‘A True Lowellian’ and Great Friend
LOWELL -- Every morning, friends and family say, Robert Gervais would read through three different newspapers, spend an hour or so catching up with his employees and then make sure his office door was unlocked for any customers who wanted to visit him.
Gervais, who with his brothers launched a well-known automotive group that today has locations around Greater Lowell, died on Dec. 21 at the age of 87.
He left behind a successful business and a reputation for gregariousness and charity that did not slow even in his later years.
“You talk to Bob for five minutes and you’ve formed a friendship,” said Harold Waterhouse, a retired Lowell police arson investigator who was friends with Gervais for close to 50 years. “He’d never upset you, never get you upset, because he always tried to treat people on an equal basis.”
A lifelong Lowellian, Gervais first entered the world of car sales in 1961, when he and his brothers opened a Dodge dealership in Ayer. Eighteen years later, they purchased a Buick dealership in their native Lowell, and today, several different branches across the region offer Lincolns, Buicks and Volkswagens.
The business remained in the family, too. Gervais’ sons Peter and Richard run the dealerships now, and Robert’s grandchildren even got involved in sales, putting three generations of Gervaises in the same line of work.
And in those dealerships, Gervais made a point of supporting his employees, according to those who worked for him. John Martin, sales manager at the family’s Lincoln dealership in Lowell, started as a 19-year-old salesman. In the 37 years since then, he said Gervais grew into “one of (his) best friends.”
“Within two or three months (of being hired), I realized I had the best boss in the world, no question,” Martin said. “They always treated us with respect, asked our opinions before making decisions.”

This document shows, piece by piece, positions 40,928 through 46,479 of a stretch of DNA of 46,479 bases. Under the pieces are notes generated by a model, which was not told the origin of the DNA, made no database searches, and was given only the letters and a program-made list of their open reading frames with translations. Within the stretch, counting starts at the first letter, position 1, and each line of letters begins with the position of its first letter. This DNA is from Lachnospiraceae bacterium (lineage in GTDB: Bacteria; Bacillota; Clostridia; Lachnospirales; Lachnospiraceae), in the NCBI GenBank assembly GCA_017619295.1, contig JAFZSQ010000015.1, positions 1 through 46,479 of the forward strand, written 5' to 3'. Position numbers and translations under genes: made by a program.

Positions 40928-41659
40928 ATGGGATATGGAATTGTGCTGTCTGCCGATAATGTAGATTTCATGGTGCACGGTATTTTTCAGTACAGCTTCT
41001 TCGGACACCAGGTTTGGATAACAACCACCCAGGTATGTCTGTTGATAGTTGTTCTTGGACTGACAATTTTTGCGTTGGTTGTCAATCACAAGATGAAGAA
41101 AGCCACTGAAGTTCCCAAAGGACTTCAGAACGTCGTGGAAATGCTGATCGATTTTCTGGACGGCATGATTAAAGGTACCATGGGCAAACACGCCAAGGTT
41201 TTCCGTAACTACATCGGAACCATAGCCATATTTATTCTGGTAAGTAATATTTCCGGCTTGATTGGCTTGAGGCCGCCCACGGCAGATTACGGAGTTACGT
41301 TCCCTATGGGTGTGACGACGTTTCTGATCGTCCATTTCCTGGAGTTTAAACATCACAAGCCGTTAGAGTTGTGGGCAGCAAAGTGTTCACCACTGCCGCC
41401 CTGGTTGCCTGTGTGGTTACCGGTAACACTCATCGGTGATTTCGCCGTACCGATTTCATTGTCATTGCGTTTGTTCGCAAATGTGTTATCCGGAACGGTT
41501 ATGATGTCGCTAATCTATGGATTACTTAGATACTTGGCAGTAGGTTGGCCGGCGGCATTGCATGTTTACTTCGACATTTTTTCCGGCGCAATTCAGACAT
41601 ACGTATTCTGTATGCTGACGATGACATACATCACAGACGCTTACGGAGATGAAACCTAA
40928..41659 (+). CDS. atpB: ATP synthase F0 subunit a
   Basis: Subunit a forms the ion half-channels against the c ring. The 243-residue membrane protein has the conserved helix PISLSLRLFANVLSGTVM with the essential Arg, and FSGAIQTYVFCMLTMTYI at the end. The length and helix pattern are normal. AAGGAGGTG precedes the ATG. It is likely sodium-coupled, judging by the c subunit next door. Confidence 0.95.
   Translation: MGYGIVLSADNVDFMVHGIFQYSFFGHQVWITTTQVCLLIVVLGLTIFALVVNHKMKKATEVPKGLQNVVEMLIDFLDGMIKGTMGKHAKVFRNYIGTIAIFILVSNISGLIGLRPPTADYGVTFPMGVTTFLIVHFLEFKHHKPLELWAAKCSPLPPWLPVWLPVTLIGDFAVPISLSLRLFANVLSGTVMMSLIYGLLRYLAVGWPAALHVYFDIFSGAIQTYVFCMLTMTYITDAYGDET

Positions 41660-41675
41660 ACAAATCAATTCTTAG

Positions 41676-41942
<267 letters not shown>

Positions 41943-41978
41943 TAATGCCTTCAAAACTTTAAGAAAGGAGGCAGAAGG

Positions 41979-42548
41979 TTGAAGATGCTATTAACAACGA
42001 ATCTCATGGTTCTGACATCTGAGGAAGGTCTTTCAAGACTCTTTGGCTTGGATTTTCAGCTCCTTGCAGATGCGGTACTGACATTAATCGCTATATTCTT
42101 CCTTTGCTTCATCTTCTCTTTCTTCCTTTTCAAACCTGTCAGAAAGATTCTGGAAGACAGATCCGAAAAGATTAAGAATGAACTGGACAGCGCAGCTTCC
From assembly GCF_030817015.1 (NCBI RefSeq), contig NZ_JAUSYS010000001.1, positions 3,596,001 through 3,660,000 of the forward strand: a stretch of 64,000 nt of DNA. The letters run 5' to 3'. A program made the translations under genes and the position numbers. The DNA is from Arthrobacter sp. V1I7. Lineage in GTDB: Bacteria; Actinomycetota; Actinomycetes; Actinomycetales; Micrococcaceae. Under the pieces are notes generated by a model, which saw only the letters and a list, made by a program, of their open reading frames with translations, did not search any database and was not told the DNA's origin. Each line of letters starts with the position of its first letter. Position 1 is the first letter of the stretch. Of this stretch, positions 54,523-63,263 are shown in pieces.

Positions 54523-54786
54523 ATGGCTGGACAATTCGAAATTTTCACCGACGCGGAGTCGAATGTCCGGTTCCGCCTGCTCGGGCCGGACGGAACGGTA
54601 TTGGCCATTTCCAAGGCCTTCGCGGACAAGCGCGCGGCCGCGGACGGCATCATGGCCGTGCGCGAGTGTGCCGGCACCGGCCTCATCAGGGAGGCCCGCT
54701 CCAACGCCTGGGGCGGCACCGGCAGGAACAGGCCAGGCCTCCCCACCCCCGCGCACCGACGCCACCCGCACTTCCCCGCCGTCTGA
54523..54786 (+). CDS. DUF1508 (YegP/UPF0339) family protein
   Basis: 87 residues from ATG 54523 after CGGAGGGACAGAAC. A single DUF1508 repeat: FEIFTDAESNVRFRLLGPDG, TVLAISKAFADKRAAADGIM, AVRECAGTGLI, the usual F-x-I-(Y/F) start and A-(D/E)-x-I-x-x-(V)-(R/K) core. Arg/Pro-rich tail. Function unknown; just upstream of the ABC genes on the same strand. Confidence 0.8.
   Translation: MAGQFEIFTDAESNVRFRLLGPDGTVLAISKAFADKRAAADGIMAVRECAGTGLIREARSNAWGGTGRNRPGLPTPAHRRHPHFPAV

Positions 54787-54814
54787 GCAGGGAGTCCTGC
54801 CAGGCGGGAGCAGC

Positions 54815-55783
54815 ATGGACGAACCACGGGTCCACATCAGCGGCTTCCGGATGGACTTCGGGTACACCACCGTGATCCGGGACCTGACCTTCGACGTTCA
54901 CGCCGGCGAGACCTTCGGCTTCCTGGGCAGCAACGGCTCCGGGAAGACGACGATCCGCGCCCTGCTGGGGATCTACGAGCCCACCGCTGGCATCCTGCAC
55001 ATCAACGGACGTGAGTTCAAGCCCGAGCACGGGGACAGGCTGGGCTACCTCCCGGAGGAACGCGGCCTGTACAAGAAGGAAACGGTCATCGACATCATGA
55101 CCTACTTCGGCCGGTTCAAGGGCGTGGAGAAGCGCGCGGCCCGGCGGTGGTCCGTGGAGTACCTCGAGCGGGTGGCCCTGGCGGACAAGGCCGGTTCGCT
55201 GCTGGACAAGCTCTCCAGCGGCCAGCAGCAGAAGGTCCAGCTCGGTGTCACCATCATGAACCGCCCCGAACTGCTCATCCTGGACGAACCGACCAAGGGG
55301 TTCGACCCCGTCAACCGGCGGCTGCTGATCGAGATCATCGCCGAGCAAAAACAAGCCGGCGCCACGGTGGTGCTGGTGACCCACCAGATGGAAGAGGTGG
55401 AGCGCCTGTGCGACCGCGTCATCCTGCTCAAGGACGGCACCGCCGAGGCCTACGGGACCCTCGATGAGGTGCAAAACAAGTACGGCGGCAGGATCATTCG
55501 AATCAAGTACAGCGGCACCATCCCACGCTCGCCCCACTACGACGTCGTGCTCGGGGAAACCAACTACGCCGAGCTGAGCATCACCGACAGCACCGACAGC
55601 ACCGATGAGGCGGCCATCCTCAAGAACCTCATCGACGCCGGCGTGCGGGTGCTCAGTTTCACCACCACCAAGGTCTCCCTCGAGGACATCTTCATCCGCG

Gervais’s legacy extends beyond the business, though. He was a frequent presence around the city, offering his perspective on how the hometown he loved so much could grow and improve. In the 1970s, he served on Lowell’s City Development Board, and he also spent several years on the board of Saint John’s Hospital.
When he was given Lowell High School’s Distinguished Alumni award, the program described him as “a true Lowellian who loves to see the City of Lowell thrive.”
“His whole thing was Lowell first,” said Peter Gervais, Robert’s son. “He was born in Lowell, grew up in Lowell, after a short stint outside of Lowell came back and decided to spend his life here.”
Martin estimated that his friend helped or donated to more than 50 charities each year with a particular passion for the Salvation Army of Greater Lowell. Tom Bomil, a lifelong friend of Gervais who is chairmain of the Salvation Army of Greater Lowell’s advisory board, said that generosity extended across the entire family. He recalled winter concerts where the Gervais family would donate all of the proceeds from a parking lot they owned directly to the charity.
″(Robert) was an all-around good guy,” Bomil said. “He treated the wealthy person on Wall Street the same way he treated the Joe Six-Pack guy in the city of Lowell.”
Those who knew Gervais well found his memorial last week at the Immaculate Conception Church particularly fitting. Waterhouse, who is a Eucharistic minister, had stopped doing funerals in recent years but made a point to serve at the services for his friend. Not only was the entire family on hand to honor the man they loved and speak with praise, but the building was filled practically to capacity by all sorts of people Gervais had known.
Many of them were current or former employees of the car dealership. That seemed to be a fitting touch, Waterhouse said, given the kind of business Gervais had run.
“If you worked for Bob,” Waterhouse said, “you were part of his family.”